The centralisation money had been wasted. User-owned IT support had re-emerged because it was perceived to be needed. The four-hour wait for a solution from one of the consistently fastest IT support groups I’ve ever seen, simply wasn’t good enough. And with that, the credibility of central IT management took another blow for trying to convince the users it would be.
The ‘For Accounting Reasons’ example
There was a similar case in another organisation, with buildings much further apart, all representing seven sizeable companies which had been acquired. Here, it was political too – “you new chaps now report to head office”. In the reorganisation, IT support second line was left at the premises, but first line was centralised into a common “Service Desk” and, to reduce financial liabilities, outsourced.
First liners who had known their local site realities were relocated from their seven sites into one. Some couldn’t move, for family or other reasons, and so were allowed to leave the company and replaced with contractors. Now, if any given user called the Service Desk, there would be a less than one-in-seven chance that they would be speaking to a technician who even knew that part of the business existed, let alone could resolve the enquiry – and in the case of the outsourced staff, that technician was also working for another company with a different profit motive than the user. These innate interest conflicts added to service impediments. Communications increased in difficulty, the first time fix rate plummeted, second line became much busier, so fix times lengthened and the service level nosedived. Training was tried, but it couldn’t replace experience.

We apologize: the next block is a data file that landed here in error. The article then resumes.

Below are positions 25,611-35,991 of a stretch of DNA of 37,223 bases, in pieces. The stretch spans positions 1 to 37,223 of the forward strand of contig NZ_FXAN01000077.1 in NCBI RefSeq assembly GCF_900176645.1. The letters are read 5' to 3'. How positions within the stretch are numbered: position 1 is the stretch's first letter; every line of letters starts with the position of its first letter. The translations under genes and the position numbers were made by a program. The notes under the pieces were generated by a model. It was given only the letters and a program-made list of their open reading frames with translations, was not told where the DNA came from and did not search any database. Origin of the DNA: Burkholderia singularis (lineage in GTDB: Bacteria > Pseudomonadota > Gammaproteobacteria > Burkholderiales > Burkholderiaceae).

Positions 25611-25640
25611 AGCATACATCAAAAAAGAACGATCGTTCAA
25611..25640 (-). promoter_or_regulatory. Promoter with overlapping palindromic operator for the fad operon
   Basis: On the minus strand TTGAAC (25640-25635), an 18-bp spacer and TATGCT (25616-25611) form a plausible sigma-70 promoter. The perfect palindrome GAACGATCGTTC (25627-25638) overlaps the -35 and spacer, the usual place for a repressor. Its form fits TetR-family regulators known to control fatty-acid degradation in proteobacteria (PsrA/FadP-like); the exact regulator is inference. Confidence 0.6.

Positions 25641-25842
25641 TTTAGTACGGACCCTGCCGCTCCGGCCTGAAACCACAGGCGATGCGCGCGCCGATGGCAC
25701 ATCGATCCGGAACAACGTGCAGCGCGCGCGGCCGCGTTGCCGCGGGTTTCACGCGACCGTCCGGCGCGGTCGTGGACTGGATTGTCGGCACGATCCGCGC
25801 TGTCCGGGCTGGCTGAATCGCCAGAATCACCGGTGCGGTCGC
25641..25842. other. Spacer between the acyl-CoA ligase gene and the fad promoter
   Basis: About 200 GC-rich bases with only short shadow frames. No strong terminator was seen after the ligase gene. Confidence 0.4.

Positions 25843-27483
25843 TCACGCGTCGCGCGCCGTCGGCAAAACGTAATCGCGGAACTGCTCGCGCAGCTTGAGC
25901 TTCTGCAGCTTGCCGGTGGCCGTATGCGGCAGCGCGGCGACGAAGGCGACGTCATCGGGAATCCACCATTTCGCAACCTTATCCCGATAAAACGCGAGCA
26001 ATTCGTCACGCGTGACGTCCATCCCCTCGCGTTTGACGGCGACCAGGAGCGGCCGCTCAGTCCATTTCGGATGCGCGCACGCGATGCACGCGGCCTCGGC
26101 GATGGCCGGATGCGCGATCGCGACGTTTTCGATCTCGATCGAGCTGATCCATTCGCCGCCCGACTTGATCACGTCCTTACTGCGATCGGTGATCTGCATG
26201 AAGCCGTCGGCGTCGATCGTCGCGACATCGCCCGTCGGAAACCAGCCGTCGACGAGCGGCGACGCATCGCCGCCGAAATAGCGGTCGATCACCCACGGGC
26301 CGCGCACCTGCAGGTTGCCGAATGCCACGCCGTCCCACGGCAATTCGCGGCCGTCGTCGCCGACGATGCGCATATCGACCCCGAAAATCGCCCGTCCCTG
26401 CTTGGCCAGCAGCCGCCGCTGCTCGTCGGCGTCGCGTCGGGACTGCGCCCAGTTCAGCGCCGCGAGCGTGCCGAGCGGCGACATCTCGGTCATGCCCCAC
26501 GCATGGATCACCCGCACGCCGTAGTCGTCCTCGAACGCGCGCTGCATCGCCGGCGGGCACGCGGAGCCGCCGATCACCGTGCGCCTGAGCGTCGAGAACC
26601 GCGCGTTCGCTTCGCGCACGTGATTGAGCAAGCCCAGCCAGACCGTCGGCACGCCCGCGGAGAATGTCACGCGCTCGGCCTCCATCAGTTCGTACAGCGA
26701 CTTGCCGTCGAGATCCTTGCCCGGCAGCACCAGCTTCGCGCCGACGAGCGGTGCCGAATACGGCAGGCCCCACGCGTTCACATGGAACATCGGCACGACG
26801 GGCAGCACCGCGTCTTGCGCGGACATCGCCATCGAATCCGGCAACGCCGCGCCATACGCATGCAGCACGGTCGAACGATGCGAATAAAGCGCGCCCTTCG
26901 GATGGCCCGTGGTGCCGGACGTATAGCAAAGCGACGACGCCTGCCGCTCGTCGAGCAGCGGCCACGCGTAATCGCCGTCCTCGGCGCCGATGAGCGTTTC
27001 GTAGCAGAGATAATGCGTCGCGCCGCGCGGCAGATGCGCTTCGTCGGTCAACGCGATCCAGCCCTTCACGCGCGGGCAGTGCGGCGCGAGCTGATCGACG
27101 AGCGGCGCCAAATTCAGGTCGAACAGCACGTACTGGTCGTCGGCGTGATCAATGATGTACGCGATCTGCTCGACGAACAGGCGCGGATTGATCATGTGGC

Within three months, high powered user delegations demanded a solution. So the newly centralised Service Desk was split into seven Service Desks.
Be careful about asking an accountant to make service level decisions. There is much you will be missing and it may well come back to bite you. User-owned IT Support, in the form of local, specialist services, can sometimes actually be a good thing.
The ‘Pragmatic Self-Reliance’ example
Then there was the medium-sized company with a central HQ, and various smallish, distant outposts for sales and local representation. Hundreds of users based at HQ, a few dozen at each of the other equally vital installations. In terms of calls-per-user-per-year, hardly any came from the remote sites, even though they used the same IT as the head office users who swamped the Service Desk every day.
The difference in support needs was not technological – it was behavioural. The remote users knew that same-day at-desk support wasn’t coming. The bigger satellites of 80-odd users did indeed hire their own techie, but the smaller ones of 10 or 20 users knew they had to rely on themselves. So they didn’t forget their passwords, they kept local backups, they consulted help files, they learned their IT, and they took full responsibility for their own use of it. A form of ‘Shadow IT’ may even be no IT at all – ain’t nobody here but us users.
User-owned IT is a potential threat to IT quality because it means there is inevitably more than one standard of IT delivery in the business, and often no overall governance to impose uniformity. So quality of service and veracity of solutions cannot be universally guaranteed.